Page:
10 Tips to Find the Right Stallion for Your Mare

Wanja Gerlach shares advice to help you select a stallion to best complement your mare.

Performance Sporthorses breeder and Grand Prix rider Wanja Gerlach breaks down helpful tips for those trying to decide which stallion to breed to your mare. Gerlach understands the stress of choosing the right match for your mare, but has broken down the basics in this straightforward and digestible article. For further questions about breeding of Performance Sporthorses, visit

Before selecting a stud for your mare, take the time for adequate research to ensure they’re the best match to produce the type of foal you desire. (Photo courtesy of Wanja Gerlach)

1. Budget. When choosing the right stallion, the first thing you must consider is how much money you are willing to put toward the breeding and determine the stallions who are in your market. Ensure that the service fee is set at market value and not overpriced.

2. Pedigree of the stallion and your mare.
It is very important that you do your research on both the stallion’s pedigree and on your mare’s. Make sure that the stallion will be a suitable match for your mare and that their pedigrees will be compatible. For example, there are certain lines you would not want to line-breed, but there some that you can. You can double up on D-lines (Donnerhall) and R-lines (Rubinstein), depending on certain other factors within the horses’ pedigree.

3. Make a list of the positives and negatives of your mare.
Know your mare well—her positives and negatives—so you can find a stallion who can best complement her. If needed, you can always ask a professional to assess your mare as well.

Do the same for each stallion you consider. The same applies for the stallion in observing his strengths and weaknesses. If your mare has poor conformation, will the stallion correct this so that the foal does not inherit that? It is important that you know both the positives and negatives of you mare and the stallion so you can ensure that you are making the proper decision.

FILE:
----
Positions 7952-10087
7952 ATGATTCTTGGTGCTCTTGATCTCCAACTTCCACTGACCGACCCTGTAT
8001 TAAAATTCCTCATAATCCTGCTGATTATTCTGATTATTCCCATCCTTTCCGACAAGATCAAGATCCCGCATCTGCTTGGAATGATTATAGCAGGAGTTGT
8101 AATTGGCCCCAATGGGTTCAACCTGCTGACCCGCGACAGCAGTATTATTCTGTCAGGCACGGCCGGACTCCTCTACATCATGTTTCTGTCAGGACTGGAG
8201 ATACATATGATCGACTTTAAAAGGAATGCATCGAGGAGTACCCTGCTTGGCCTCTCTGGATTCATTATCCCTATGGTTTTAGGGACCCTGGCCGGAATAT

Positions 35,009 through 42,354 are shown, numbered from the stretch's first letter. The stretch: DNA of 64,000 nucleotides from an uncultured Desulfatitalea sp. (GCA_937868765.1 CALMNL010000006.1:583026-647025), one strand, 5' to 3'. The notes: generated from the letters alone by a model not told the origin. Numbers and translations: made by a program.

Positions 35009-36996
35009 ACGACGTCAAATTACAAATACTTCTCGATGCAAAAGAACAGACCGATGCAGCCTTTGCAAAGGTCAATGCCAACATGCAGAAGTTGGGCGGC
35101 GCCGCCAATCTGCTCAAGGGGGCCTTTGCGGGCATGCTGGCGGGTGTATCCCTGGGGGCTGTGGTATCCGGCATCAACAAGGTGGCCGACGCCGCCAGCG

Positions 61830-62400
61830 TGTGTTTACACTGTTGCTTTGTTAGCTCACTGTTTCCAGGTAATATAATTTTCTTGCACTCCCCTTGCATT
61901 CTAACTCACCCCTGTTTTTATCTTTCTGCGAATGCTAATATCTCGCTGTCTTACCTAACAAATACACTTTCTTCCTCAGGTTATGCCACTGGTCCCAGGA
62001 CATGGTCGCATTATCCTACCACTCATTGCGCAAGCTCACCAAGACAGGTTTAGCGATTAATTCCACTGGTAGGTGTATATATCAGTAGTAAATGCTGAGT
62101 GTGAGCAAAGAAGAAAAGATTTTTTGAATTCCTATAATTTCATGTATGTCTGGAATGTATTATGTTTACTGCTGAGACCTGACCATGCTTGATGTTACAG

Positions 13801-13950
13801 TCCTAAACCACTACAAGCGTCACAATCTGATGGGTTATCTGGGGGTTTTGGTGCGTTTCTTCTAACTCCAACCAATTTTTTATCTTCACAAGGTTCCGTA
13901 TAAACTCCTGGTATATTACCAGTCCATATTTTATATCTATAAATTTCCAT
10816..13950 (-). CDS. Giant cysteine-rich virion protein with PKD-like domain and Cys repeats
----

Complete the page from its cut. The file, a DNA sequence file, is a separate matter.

4. What do you want to improve?
After learning the strengths and weaknesses of both the mare and the stallion, you will have a better understanding of what you hope to improve in your mare, and whether the stallion can offer that. You want to create the best version of both the dam and stallion when breeding for your foal.

5. Who are you breeding for: a professional or Adult Amateur?
When choosing the stallion, keep in mind what your intentions for this foal will be. If you are planning to breed for an Adult Amateur, then the considerations of the stallions will vary from that of which you would consider if you were breeding for a professional. Take a close look at the lineage and ensure that you are considering your personal plans for the foal when picking the proper stallion.

Also, some lines produce a lot of leg action (which many people seem to favor these days), but often with that trait you will lose some of their movement through their backs. Additionally, temperament is also paramount. If you’re an amateur looking to breed your next partner, you should look for stallions who are known to produce willing and trainable offspring. Coupling huge movement with a difficult temperament can make for a tricky horse for any rider.

Wanja Gerlach is a USDF gold medalist, a USDF “L” licensed judge and specializes in sporthorse breeding. (Photo courtesy of Wanja Gerlach)

6. What information do you have from the mare’s offspring?
If the mare has previously had any foals, take a moment to look at what their records are or what their temperaments are like. If you have a chance to meet any of them, this would be an ideal time to see what your mare can produce and what type of stallion to pair her with, so you are breeding for the very best.

7. What information do you have from the stallion’s offspring?
Find out how many mares the stallion has served and what his foals are like. Did he produce quality foals? What traits did he pass onto them? If it is possible, it is a good idea to try to meet some of the stallion’s offspring so you can get a good feel of their temperament.

8. What do you want to improve?
After observing the previous offspring from both the mare and the stallion, you must decide what aspects of the offspring you liked and what you did not like. Making a list of positives and negatives will help to determine which stallion may be the best fit to create the most ideal foal.

9. Are you planning for a quick resale or the long term?